Decubitus Ulcer Information

Synopsis: Another great resource on decubitus ulcers, or pressure sores. Includes preventative measures for avoiding decubitus ulcers. Should be done by all care professionals in charge of patients who are at risk.

“Bedsores, Decubitus Ulcer : Definition, Causes, Symptoms, Prevent And Treatment
Friday, July 6th 2012. | Skin, Hair and Nails
Decubitus Ulcer Definition
Pressure sores also called decubitus ulcers, chronic wounds are of variable size, caused by constant pressure. They affect both the upper layers of the skin and tissue that the deeper layers and bones.

Particularly sensitive skin areas are those that are located directly on the surface of bones: heel, toe, ankle, knee, iliac crest, sacrum, scapula, vertebrae projections, elbows, occiput.

Elderly patients are more frequently affected by pressure ulcers than younger people.

Decubitus Ulcer Causes
Pressure on the skin associated with irritation and sharp effects causes skin damage. Due to an increase in pressure, especially in bedridden patients, the blood can not circulate properly in the affected areas, hampering the supply of oxygen and nutrients to tissues. The skin eventually dies, followed by tissue located below.

Risk factors for pressure ulcers:

Immobilization (prolonged sitting or lying)
Diabetes Mellitus
Age
Circulatory disorders (frequently in the legs, especially in the case of smoker’s legs)
Clammy skin (in cases of incontinence)
External pressure, especially due to a plaster or other medical materials
Pressure ulcers are classified into four stages of increasing severity :

Stage I : permanent redness and sometimes feeling of warmth at the affected area of skin, the skin is still intact
Stage II : blistering skin, scratching of the skin and sometimes superficial wound is already happening
Stage III : all layers of skin and connective tissue under the skin are affected. A deep wound occurs.
Stage IV : deep wound extending to the muscle tissue and bone

Decubitus Ulcer Disorders (Symptoms)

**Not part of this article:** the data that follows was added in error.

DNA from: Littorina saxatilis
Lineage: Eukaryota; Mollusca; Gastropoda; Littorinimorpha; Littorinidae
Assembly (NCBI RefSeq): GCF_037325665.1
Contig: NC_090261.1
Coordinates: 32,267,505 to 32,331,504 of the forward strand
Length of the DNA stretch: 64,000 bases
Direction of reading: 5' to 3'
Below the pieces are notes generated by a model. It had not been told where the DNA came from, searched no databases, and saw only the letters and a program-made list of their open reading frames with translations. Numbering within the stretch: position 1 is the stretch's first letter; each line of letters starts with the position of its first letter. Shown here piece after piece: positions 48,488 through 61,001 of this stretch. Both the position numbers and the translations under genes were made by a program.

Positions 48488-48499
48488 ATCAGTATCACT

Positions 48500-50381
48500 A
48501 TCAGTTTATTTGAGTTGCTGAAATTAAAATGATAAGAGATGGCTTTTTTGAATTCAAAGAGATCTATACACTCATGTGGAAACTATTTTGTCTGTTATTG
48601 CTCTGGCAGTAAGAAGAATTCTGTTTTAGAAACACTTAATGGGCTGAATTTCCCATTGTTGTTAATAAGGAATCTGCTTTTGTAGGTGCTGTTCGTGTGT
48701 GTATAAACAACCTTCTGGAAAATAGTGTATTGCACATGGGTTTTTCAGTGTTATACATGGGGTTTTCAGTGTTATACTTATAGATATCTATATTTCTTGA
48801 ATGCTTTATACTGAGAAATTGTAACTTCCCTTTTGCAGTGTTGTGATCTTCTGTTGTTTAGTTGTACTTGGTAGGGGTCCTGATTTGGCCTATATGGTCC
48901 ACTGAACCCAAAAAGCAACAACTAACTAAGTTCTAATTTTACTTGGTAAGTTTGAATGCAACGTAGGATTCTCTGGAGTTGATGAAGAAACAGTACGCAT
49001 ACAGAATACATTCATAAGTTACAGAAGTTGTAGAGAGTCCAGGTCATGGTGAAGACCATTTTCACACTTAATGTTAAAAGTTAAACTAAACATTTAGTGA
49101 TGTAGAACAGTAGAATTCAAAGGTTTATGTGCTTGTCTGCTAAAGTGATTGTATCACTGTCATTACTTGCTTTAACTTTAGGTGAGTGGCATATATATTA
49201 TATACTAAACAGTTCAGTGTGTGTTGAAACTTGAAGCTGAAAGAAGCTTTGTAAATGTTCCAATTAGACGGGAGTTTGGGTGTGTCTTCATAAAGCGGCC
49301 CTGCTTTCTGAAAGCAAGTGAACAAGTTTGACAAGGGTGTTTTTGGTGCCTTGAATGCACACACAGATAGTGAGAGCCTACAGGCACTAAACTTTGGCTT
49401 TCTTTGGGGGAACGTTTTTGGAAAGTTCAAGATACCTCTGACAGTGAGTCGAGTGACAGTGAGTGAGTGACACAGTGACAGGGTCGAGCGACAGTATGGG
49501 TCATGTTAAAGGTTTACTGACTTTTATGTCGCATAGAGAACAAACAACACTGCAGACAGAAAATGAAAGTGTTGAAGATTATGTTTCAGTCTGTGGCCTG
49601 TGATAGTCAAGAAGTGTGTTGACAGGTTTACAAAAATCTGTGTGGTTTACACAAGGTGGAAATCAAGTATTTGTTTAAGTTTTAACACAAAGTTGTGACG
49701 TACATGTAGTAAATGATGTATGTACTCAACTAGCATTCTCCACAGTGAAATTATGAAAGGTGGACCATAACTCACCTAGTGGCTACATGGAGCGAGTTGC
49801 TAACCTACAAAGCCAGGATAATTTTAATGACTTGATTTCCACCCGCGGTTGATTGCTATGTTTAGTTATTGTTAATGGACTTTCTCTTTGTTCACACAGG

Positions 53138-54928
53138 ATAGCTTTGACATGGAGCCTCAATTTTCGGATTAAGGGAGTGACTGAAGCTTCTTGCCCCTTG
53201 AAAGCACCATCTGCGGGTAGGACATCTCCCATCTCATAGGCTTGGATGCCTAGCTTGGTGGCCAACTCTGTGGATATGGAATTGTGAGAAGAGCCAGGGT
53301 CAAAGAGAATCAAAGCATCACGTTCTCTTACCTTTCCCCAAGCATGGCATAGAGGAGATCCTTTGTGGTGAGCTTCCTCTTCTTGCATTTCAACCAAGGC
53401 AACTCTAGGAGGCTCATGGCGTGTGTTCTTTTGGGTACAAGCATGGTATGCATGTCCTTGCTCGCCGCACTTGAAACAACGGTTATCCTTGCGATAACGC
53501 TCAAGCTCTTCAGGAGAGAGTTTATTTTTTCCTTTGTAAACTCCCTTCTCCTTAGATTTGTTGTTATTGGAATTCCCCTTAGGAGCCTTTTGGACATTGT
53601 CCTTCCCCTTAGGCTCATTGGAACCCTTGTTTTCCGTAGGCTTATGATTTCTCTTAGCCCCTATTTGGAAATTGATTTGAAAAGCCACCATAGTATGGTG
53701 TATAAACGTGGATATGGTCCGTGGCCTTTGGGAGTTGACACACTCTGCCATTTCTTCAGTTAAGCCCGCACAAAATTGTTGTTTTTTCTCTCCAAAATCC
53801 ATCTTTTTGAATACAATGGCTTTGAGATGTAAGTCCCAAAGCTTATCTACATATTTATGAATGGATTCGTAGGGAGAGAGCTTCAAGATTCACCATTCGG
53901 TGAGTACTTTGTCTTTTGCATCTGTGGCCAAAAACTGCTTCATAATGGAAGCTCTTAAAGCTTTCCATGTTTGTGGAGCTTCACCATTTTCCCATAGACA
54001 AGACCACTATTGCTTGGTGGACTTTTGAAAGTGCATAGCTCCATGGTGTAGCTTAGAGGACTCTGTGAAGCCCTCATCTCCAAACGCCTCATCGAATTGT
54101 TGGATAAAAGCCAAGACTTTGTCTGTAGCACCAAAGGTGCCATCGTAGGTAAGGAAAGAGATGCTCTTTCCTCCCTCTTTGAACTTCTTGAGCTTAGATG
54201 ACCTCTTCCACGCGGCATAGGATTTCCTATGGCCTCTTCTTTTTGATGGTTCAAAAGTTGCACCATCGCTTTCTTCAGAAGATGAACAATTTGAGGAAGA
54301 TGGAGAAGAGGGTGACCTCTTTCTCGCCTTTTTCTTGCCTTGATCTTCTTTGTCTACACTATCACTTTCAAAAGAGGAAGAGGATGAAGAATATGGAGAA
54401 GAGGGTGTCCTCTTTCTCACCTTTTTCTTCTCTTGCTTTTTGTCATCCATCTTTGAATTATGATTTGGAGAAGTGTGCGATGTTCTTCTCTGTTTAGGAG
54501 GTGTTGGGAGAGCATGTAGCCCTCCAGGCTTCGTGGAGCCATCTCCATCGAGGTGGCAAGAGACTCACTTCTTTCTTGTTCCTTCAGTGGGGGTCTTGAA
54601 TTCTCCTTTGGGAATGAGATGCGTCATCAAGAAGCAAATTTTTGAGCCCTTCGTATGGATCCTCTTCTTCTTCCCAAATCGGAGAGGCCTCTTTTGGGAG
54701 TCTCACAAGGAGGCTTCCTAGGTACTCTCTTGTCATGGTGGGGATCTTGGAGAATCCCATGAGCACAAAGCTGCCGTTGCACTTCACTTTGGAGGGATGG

At first blush that does not recover to the pressure, feeling of warmth.
Stage II: blistering, abrasions of the skin and pain (if the patient suffers no disease causing pain as less severe diabetes).
Advanced stage: deep wound that may be accompanied by severe pain.

Bedsores, Decubitus Ulcer
Decubitus Ulcer Examinations (Diagnosis)
Diagnosis is based on the clinical picture.
It is essential to identify and deal with risk factors.
If necessary, x-ray to check that the bone beneath the ulcer is not infected.
Treatment Options
Conservative
The treatment of pressure ulcers requires lots of patience! It is therefore essential to prevent their occurrence (see below).

The redness and warmth are a warning signal indicating that the skin should be relieved (frequent moves). Ointments and creams can reduce the irritation. Areas of open wounds are treated with ointments and bandages anti inflammatory promoting healing. Wherever possible, it should remove the dead tissue.

Surgery
If pressure sores do not heal and the patient has large areas of dead skin, surgery is necessary. To this end, the ulcer should first be thoroughly cleaned and prepared.

Then a piece of skin taken from another part of the patient’s body is transplanted to the wound. The bandage stays in place several days after the operation so as not to impede the healing of the transplanted tissue.

Possible Complications
Wound infection and sometimes bones located below (osteomyelitis).
Recurrence of ulcer after healing.
After surgery, there is a risk of skin graft rejection, which then dies.

Preventive Measures
Pressure ulcer prevention is an absolute necessity!
Raise the pressure!
Turn and reposition the pressure on a larger area
Change position (approximately every two hours in immobilized patients)
Mobilize the patient as much as possible
Skin care, especially in cases of dry skin
Perform gymnastic exercises as soon as the patient’s condition permits
Do not use too hot water for washing
Balanced diet containing enough vitamins and minerals
In people at risk, monitor areas with persistent redness and warming.”

Original from http://www.healthoncare.com/bedsores-decubitus-ulcer-definition-causes-symptoms-prevent-and-treatment.html

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